Some lawyers are “general practitioners” who handle many different types of legal cases, including the occasional personal injury case. If you have a serious personal injury claim, you will want a lawyer who handles personal injury cases on a day-in, day-out basis. The practice of law has become so complex that is it virtually impossible for a general practice lawyer to stay on top of all the developments in personal injury and medical malpractice law. Most of the lawyers who are hired by insurance companies to defend personal injury cases are seasoned specialists who limit their practice to the defense of personal injury cases. A general practitioner is likely to be at a major disadvantage when he or she goes up against a law firm that specializes in the defense of personal injuries cases.
8. How long has this lawyer been handling personal injury cases?
For the most part, lawyers who handle personal injury or medical malpractice cases charge injury victims the same “contingent” fee no matter how long they have been practicing. If a lawyer with only 3 years experience is going to charge you the same fee as a lawyer with 25 years experience and 100 personal injury jury trials under his or her belt, you should strongly consider hiring the more seasoned lawyer. The experience of your lawyer can make a very big difference in the outcome of your case.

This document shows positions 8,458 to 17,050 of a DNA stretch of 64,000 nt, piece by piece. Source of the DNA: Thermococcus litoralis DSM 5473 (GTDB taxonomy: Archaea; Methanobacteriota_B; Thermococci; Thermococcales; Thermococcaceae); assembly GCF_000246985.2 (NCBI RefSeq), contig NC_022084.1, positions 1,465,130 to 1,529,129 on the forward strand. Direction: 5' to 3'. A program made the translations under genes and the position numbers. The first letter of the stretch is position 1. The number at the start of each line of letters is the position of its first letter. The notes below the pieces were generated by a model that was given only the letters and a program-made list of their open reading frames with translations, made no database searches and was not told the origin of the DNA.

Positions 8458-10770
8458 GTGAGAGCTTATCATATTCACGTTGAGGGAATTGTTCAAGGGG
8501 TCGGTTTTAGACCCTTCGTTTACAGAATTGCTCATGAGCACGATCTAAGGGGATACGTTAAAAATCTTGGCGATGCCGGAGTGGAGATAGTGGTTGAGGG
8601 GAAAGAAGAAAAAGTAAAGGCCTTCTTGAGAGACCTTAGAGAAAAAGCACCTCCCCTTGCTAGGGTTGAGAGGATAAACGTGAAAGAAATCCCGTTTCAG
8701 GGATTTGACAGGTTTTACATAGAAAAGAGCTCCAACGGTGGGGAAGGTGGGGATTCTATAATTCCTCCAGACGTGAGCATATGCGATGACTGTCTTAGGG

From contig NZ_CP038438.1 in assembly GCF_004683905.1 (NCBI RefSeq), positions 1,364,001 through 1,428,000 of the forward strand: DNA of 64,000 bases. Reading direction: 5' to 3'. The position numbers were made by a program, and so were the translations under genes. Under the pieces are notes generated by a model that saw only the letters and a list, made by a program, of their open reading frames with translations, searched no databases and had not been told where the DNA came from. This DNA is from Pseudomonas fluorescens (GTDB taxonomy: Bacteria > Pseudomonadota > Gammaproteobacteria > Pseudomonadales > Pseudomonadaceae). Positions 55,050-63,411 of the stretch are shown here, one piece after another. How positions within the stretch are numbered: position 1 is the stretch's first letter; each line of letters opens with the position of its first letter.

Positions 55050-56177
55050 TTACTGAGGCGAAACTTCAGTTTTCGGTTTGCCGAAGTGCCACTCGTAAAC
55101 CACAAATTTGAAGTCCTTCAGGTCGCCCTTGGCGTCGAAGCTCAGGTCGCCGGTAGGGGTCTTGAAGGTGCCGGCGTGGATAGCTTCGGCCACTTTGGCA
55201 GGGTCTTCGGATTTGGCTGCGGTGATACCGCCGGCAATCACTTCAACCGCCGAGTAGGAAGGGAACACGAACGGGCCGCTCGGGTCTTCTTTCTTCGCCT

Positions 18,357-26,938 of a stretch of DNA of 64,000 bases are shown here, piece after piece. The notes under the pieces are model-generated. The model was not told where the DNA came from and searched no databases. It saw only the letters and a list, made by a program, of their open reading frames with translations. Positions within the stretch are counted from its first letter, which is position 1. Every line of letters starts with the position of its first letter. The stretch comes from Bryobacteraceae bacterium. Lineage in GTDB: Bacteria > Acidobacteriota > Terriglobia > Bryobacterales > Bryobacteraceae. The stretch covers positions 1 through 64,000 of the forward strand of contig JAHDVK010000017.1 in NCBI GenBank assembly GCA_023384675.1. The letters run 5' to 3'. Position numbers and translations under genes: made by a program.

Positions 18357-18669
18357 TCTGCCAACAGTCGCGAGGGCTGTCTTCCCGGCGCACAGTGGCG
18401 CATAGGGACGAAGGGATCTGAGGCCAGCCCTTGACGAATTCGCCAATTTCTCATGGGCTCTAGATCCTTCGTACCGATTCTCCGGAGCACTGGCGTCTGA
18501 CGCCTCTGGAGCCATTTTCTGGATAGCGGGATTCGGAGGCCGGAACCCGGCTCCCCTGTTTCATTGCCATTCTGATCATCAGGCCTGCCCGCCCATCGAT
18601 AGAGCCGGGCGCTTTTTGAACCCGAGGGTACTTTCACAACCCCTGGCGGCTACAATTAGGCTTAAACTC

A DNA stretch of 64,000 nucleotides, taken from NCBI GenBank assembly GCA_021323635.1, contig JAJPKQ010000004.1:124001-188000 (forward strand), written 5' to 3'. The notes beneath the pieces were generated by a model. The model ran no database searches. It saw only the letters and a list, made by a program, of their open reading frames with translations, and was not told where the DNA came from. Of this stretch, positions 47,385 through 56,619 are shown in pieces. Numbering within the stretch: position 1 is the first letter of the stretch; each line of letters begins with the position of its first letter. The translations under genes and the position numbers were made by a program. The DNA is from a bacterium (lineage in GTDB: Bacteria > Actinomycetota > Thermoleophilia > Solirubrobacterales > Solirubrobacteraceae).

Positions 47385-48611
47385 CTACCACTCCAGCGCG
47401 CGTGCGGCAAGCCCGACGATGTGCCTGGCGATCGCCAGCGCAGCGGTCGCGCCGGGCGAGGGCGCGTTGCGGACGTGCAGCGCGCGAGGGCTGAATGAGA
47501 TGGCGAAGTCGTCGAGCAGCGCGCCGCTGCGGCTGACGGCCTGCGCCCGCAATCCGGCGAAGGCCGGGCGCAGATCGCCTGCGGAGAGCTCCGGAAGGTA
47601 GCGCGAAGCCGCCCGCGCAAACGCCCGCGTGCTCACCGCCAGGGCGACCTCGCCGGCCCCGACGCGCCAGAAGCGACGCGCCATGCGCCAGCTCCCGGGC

9. Does this lawyer actually try lawsuits in court?
Most lay people believe that all personal injury lawyers go to court and try cases on a regular basis. Nothing could be further from the truth. A significant percentage of lawyers who hold themselves out to be “trial lawyers” or “personal injury lawyers” have little or no jury trial experience. One of the first questions you should ask is whether the lawyer tries cases in court, and, if so, how often. This is an important question that many lay people never think to ask.
Lawyers who defend personal injury cases know the injury lawyers who actually try cases and those who don’t. Insurance companies use that information to evaluate their risk. One of the first questions an insurance adjuster will ask when a serious claim comes in is: Who is representing the plaintiff?
There is only one way to get top dollar for your case in a settlement. The insurance company must believe that your lawyer is ready, willing and able to try the case in court. If you hire a lawyer who always settles and never goes to court, be prepared to take a substantial discount on your case.
10. Does this lawyer teach other lawyers?